David A. Paterson
Kermitt J. Brooks
The Office of General Counsel issued the following opinion on July 21, 2009 representing the position of the New York State Insurance Department.
Re: Total Loss Protection Program
1. May an automobile dealer offer the proposed Automotive Replacement Coverage (“ARC”) plan, with regard to the credit or discount that may be offered by the dealer, without contravening the Insurance Law?
2. May an insurer indemnify the automobile dealer for a replacement vehicle where there is a total loss due to theft, collision, or comprehensive causes under a contractual indemnification policy?
1. An automobile dealer may offer its customers an ARC plan, provided that the credit or discount from the dealer for the replacement vehicle does not exceed the ultimate cost of such credit or discount to the dealer (i.e. the cost of the replacement vehicle to the dealer, plus any labor or material cost borne by the dealer and reasonable overhead expenses). However, the Office of General Counsel (“O.G.C.”) does not, at this time, have sufficient facts to opine as to whether the ARC plan satisfies that legal standard.
2. No. An insurer in New York may not indemnify an automobile dealer under a contractual indemnification policy for the replacement vehicle. An indemnification of that sort runs afoul of N.Y. Ins. Law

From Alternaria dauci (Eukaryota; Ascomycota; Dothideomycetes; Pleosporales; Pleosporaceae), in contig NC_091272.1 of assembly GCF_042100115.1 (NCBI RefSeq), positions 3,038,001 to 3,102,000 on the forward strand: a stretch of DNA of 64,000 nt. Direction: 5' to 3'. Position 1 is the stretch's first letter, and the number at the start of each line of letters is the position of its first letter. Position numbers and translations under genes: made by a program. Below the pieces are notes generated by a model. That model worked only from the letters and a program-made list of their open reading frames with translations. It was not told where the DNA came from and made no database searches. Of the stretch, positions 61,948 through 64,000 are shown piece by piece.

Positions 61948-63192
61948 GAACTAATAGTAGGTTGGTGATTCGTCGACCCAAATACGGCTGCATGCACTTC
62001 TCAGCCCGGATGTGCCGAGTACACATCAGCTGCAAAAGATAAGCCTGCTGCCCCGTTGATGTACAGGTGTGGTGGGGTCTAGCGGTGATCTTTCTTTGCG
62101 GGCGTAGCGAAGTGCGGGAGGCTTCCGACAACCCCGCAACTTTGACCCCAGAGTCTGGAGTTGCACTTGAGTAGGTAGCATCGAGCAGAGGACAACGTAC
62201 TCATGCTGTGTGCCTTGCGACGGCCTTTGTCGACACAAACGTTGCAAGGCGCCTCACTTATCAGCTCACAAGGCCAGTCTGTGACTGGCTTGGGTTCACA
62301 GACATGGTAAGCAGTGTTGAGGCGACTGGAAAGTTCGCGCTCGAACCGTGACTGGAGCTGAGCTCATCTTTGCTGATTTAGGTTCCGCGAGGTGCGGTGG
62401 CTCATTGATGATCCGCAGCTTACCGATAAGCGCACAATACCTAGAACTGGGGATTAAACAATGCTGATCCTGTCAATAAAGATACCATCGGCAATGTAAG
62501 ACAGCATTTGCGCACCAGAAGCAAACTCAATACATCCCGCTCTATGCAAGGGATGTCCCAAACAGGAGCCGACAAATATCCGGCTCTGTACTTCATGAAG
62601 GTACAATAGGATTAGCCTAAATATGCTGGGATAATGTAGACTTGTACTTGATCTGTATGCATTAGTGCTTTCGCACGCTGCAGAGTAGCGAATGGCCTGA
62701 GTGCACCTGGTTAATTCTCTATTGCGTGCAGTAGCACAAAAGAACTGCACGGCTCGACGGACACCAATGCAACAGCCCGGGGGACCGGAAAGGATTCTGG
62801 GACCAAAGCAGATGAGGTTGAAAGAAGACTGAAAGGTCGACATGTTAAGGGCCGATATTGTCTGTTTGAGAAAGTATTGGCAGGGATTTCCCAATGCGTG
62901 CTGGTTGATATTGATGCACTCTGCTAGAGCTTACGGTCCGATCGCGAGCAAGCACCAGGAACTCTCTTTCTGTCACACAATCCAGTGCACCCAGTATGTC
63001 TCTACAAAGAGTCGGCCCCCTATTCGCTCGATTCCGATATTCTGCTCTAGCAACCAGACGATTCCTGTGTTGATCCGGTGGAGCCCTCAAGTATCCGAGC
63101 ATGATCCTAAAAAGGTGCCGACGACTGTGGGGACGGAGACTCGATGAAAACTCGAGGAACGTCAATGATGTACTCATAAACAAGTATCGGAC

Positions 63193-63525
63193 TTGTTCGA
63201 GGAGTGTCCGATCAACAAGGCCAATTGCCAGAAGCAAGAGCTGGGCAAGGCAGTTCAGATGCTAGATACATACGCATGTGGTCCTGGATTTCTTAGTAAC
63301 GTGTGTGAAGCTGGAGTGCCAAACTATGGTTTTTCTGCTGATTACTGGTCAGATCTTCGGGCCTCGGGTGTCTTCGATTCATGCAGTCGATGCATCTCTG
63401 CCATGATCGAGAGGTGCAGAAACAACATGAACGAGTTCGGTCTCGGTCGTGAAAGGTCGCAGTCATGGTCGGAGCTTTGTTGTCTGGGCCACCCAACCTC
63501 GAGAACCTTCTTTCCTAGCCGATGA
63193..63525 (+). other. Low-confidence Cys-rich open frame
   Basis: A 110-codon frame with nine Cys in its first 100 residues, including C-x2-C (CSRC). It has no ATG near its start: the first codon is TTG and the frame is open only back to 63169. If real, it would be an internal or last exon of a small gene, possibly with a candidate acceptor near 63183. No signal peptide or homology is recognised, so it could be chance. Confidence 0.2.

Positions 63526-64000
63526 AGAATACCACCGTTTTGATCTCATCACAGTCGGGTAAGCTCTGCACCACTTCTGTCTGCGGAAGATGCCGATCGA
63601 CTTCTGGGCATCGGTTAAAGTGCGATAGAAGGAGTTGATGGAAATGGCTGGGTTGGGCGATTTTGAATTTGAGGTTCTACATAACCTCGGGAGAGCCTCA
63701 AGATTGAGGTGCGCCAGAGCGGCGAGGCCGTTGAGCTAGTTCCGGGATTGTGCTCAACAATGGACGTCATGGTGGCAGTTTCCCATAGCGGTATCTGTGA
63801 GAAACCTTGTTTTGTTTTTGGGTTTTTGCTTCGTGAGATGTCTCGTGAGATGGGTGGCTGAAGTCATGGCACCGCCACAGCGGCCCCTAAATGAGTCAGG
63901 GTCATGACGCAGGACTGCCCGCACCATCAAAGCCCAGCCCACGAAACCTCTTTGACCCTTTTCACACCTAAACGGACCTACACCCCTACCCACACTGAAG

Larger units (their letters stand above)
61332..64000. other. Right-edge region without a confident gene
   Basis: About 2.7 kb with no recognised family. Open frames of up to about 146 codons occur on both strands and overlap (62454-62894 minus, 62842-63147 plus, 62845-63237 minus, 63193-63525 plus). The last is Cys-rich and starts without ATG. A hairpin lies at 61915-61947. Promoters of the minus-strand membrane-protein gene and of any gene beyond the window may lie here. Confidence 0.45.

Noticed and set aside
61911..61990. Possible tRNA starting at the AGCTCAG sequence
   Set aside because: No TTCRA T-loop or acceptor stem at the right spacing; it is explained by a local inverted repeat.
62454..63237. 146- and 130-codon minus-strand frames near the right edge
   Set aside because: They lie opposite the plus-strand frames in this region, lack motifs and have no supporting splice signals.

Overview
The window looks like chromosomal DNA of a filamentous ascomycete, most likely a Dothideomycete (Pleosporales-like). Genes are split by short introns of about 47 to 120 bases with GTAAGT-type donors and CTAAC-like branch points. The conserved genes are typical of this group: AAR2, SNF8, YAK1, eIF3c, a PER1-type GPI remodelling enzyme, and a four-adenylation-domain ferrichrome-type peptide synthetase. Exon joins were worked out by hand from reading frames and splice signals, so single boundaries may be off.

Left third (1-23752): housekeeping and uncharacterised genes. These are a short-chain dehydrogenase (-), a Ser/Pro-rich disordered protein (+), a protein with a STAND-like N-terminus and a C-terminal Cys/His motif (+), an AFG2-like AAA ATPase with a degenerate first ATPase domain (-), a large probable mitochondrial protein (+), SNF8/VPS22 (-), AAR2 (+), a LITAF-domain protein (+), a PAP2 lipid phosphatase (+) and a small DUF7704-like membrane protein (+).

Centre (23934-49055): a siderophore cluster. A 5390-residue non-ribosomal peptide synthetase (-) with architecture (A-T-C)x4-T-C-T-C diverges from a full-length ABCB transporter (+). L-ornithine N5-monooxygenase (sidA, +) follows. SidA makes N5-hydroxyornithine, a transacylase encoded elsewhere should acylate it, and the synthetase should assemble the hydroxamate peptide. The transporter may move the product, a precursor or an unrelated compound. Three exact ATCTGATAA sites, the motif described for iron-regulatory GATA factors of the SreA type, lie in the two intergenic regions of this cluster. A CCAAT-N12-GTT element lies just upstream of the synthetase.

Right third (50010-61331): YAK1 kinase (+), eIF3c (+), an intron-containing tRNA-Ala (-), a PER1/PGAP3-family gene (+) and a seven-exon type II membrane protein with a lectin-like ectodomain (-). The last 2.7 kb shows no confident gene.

The inquiry is made on behalf of BCD, Inc. (“BCD”), which administrates the ARC plan at issue. ARC is a credit offered by an automobile dealer to a customer that, in the event of a total loss of a motor vehicle due to theft, collision or comprehensive causes, would fund the difference between (a) the purchase price of an equivalent replacement vehicle and (b) the actual cash settlement received from the customer’s primary insurance company, up to $25,000.
When O.G.C. issued Opinion No. 09-01-05 (January 13, 2009) (available on the Insurance Department’s website), it appeared that BCD was to indemnify the dealer for the credit or discount. O.G.C. thus concluded that the replacement vehicle credit or discount exceeded the likely ultimate cost or such credit or discount to the dealer, and that BCD’s indemnification would constitute the doing an insurance business without a license.
The inquirer now asserts that BCD was never going to indemnify the dealer, and that the dealer instead will be indemnified by a “contractual liability” insurance policy issued by XYZ Insurance Company (“XYZ”). The inquirer asserts that the ARC plan is similar to Total Loss Protection (“TLP”) plans found to comply with the Insurance Law by the Insurance Department. See Office of General Counsel (“O.G.C.”) Opinion No. 08-03-13 (March 19, 2008); O.G.C. Opinion No. 01-09-07 (September 21, 2001).